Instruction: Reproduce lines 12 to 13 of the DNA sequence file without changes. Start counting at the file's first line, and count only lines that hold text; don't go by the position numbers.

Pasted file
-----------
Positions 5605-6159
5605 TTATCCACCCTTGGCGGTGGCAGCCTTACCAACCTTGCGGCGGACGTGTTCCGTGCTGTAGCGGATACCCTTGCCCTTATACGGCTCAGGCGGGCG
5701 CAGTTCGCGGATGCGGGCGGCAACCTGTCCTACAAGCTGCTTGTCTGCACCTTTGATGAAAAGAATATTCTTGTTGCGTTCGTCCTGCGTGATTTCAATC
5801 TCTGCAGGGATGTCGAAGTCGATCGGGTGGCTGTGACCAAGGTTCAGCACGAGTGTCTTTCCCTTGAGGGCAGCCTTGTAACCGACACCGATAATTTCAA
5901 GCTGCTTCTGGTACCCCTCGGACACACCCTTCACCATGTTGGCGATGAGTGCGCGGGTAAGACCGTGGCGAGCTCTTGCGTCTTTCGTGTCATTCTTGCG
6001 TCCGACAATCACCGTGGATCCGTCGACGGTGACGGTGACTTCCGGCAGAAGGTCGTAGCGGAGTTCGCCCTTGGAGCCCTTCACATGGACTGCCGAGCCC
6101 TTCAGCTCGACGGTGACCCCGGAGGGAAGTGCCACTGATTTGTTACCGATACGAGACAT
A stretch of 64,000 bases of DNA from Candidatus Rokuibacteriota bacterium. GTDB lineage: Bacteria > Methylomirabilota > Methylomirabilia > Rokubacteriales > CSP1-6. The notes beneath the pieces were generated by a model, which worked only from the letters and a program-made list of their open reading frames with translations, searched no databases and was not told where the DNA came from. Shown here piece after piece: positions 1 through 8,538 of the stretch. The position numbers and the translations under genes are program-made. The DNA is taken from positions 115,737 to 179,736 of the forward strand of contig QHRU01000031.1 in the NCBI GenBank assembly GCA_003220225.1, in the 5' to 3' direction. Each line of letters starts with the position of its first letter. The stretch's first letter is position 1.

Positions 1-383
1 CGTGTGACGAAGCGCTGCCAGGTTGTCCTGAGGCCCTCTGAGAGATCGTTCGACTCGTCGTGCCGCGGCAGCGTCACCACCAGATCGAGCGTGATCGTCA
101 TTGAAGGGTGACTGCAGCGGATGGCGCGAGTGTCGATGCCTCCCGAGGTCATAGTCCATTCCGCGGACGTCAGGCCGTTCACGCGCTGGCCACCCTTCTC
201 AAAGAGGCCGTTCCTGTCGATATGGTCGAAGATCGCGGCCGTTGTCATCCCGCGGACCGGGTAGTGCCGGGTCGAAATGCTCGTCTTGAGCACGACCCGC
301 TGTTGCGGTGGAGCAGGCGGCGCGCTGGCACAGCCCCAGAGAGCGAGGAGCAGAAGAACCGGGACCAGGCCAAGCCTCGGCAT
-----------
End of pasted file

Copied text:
201 AAAGAGGCCGTTCCTGTCGATATGGTCGAAGATCGCGGCCGTTGTCATCCCGCGGACCGGGTAGTGCCGGGTCGAAATGCTCGTCTTGAGCACGACCCGC
301 TGTTGCGGTGGAGCAGGCGGCGCGCTGGCACAGCCCCAGAGAGCGAGGAGCAGAAGAACCGGGACCAGGCCAAGCCTCGGCAT